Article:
5 Best Ways to Watch TV with Headphones
Don't give up on TV time just because someone's napping on the sofa (or you simply can't agree on what to watch). You don't have to retreat to the bedroom to watch on your tablet, either. A nice set of headphones lets you enjoy watching TV while everyone else enjoys their peace and quiet.
But when you grab your headphones, you'll find the it hard to relax on the couch when you're tethered to the TV that's only a few feet long. If you can't stand being tethered to the TV, it's time to go headphone shopping. But which headphones should you get, and what do you need to connect them to your television? We run through everything you need to know about wireless listening, plus share our top picks for headphones that deliver exactly what you're looking for.
Best Streaming Player for Wireless Listening: Roku Premiere+ and Ultra
If you already have a Roku, you may already have a mostly wireless listening setup, depending which Roku you own. Certain models feature a remote with a built-in headphone jack to solve just this problem. By plugging in an ordinary pair of headphones, you can watch TV without bothering the rest of the family. It's not exactly wireless — there's still a cable running from your headphones to the remote — but you still get the freedom to watch from whatever seat you like.
The beauty of this plan is its low cost. Even if you don't own a Roku, this solution saves you from buying anything else, and it won't break your budget. Don't forget: the Roku is among ourfavorite streaming media players. Thoughtful features like the remote headphone jack, which you won't find on any other player, are one of the reasons why. If you're in the market for a new streaming media player, the Roku Premiere+ and Roku Ultra both include a remote with a headphone jack, or you can buy the Roku Enhanced remote separately for certain Roku models ($30) direct from Roku.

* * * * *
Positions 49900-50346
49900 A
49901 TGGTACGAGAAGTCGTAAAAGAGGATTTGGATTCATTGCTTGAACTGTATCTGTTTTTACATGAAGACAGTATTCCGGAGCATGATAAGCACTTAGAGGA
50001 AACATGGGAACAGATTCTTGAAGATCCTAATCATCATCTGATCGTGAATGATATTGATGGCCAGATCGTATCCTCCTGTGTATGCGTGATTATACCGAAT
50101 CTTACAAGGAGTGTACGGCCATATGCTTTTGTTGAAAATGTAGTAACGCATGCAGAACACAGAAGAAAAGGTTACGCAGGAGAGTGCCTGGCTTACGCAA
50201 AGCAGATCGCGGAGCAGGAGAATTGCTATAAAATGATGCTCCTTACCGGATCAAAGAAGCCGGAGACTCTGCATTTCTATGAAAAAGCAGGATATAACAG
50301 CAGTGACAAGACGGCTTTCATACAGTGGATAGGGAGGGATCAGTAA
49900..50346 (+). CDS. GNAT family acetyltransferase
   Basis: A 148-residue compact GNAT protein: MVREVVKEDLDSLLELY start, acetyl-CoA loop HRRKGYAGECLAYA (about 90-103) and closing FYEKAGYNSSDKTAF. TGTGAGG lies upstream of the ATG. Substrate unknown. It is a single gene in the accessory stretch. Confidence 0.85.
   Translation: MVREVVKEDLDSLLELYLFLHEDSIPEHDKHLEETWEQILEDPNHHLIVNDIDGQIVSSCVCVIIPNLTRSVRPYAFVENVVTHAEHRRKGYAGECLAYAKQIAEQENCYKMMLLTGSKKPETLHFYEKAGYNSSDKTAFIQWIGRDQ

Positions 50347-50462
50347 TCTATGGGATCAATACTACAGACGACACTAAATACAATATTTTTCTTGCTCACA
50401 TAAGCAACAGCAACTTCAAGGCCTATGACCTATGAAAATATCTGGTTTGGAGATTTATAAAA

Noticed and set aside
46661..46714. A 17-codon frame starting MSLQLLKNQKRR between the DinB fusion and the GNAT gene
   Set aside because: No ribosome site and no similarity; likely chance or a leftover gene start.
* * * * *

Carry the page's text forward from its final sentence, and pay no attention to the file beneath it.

But if you’re not interested in buying a new media player, other smart options exist.
Best Way to Use Your Existing Bluetooth Headphones: Harman Kardon BTA-10 External Bluetooth Adapter
Some newer smart TVs have Bluetooth built in, which allows you to pair any standard Bluetooth headphones with your television — no muss, no fuss. However, there's a good chance your television isn't Bluetooth-ready, in which case you'll need an adapter. The adapter connects to your television audio input and then transmits the sound via Bluetooth to your headphones. The typical range is 30 feet or more.
Our favorite adapter is the Harman Kardon BTA-10 External Bluetooth Adapter, because of its simple setup. The BTA-10 connects to your television via a standard headphone jack (3.5mm audio cable) or an RCA jack. It includes cables for both, so you won't have to hunt down extra accessories.
The adapter works just like any Bluetooth system. Just click a button on the BTA-10, and put your headphones into pairing mode. The two devices should find one another and link up without a problem. An LED indicator on the BTA-10 blinks when it's in pairing mode and stays lit when it's paired, so you get a clear indication of what's happening.
If you don't already have a pair of Bluetooth headphones to use with your newly Bluetooth-enabled TV, check out the budget-friendly options on our list of the best Bluetooth headphones under $50. All in all, using an adapter with the headphones you have, or buying an inexpensive new set of headphones, is the most economical way to add wireless listening to your television.
Price: $45.90 at Amazon
Best Headphones for Two: ShareMe headphones
If you're looking to catch up on your favorite show with a friend but don't want to fill the room with sound, your best bet is a set of ShareMe headphones. ShareMe isn't actually a specific model of headphone but a type of technology used to let headphones share a single sound source without any tangled wires. A pair of ShareMe headphones connects to each other wirelessly and plays the exact same sound on both.